50. 50. Fenceline Monitoring • Fugitive emission sources may not be well characterized in the inventories but are likely significant contributors to overall emissions • Fugitives from process piping • Wastewater sources • Pressure relief events • Tanks • Highest concentrations of these fugitive emission sources outside the facility likely occur by the property boundary near ground level • Air monitoring at the property boundary can provide a direct measure of the annual average concentrations of air toxics directly surrounding the refinery • Benzene is a refinery risk driver and also primarily emitted from fugitive sources; 85% of benzene emissions from refineries is from fugitive, ground-level sources, so reducing emissions of benzene from fugitive sources will reduce emissions of other toxic pollutants • Perimeter or fenceline monitoring provides an indicator of the level of emissions at refineries and is a way to ground-truth fugitive emission estimates
    51. 51. Low-cost sensor networks Low-cost sensor networks Different technologies and approaches to detect and measure pollutants over extended areas and time Mobile inspection systems Mobile inspection systems Monitoring for Assessment of Fugitives Leak detection power and feasibility of widespread deployment Analyticalpowerandimplementationcost Current open- path and auto GC systems Current open- path and auto GC systems Lower cost optical systems Lower cost optical systems
    52. 52. 0.2 0.5 2 5 10 (µm)0.2 0.5 2 5 10 (µm) UV DOAS FTIRTDL FLIR UV Diff. Optical Absorption Spectroscopy Tunable Diode Laser (scanning) Forward-Looking InfraRed (leak imaging) Fourier Transform InfraRed (scanning) Open-path optical systems Open-path optical systems Open-Path Instruments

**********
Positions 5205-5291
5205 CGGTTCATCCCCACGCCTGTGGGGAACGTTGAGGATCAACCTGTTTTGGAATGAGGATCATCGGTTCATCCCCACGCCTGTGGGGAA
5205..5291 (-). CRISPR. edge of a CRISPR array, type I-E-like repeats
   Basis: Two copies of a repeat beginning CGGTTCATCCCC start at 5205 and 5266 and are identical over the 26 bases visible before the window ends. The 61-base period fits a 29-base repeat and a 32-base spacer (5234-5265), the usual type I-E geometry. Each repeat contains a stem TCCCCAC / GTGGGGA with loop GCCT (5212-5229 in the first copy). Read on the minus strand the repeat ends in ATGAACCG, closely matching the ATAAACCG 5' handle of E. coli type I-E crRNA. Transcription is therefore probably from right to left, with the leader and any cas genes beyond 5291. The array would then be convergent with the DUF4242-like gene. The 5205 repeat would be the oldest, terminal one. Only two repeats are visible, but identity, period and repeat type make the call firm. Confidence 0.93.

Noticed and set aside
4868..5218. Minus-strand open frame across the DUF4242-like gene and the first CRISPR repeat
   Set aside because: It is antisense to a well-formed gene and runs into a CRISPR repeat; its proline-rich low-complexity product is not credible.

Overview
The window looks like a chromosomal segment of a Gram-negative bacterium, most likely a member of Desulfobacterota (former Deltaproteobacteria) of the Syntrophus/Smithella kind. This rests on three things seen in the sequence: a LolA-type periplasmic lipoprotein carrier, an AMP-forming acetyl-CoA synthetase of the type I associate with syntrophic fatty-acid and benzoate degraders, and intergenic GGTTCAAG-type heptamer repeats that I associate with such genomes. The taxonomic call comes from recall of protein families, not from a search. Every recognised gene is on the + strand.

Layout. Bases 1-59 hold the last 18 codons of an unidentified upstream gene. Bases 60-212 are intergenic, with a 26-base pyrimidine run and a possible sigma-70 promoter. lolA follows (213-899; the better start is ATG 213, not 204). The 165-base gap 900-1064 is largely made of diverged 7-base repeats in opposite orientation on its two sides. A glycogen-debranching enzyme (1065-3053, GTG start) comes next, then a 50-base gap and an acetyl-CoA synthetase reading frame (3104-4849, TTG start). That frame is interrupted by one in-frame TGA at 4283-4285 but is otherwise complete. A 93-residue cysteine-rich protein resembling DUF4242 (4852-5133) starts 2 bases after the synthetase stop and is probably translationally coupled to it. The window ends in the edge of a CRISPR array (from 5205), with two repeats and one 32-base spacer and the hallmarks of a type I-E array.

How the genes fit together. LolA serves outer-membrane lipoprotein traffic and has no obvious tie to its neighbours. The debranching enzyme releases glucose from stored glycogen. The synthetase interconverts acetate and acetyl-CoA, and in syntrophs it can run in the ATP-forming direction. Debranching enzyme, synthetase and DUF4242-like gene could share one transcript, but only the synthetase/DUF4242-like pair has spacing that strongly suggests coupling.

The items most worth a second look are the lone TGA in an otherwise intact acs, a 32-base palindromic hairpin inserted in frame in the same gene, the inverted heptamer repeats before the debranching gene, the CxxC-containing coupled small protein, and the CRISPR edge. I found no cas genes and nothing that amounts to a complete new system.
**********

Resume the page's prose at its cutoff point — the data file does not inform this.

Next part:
53. 53. N Low-Cost Sensors Can Provide 24-7 Observation & Enable New Regulatory Approaches Facility fenceline monitoringPassive sampling Low-cost sensor networks Low-cost sensor networks • Locate passive samplers around the perimeter of each refinery • Calculate annual average concentration • If rolling average concentration exceeds benzene concentration standard (the action level), initiate tiered approach to positively identify facility contribution and conduct corrective action to reduce emissions
    54. 54. Developments in Lower-Cost Time-Resolved Monitoring to Support Time-Integrated Passive Sampler Fenceline Measurements Mobile inspection systems Mobile inspection systems SECONDARY MIRROR PRIMARY MIRROR SEALED UV WINDOW BEAM SPLITTER DETECTORS FOCUSING LENS Lower cost open-path optical systems Lower cost open-path optical systems Deep UV optical sensor Drive-by leak inspection Drop-in-place sensor packages Prototype PID sensor package (pres. temp. , RH., VOC) Combining senor and wind data Combining senor and wind data New leak-location algorithms Low-cost stand-alone sensors Low-cost stand-alone sensors
    55. 55. Wind April 2013 passive sampler and GMAP demo with a cooperating refinery Mobile inspection detected benzene leak at location of the highest passive sampler reading Passive sampler Geospatial measurement (GMAP) mobile benzene survey Passive sampler fenceline and mobile inspection demonstration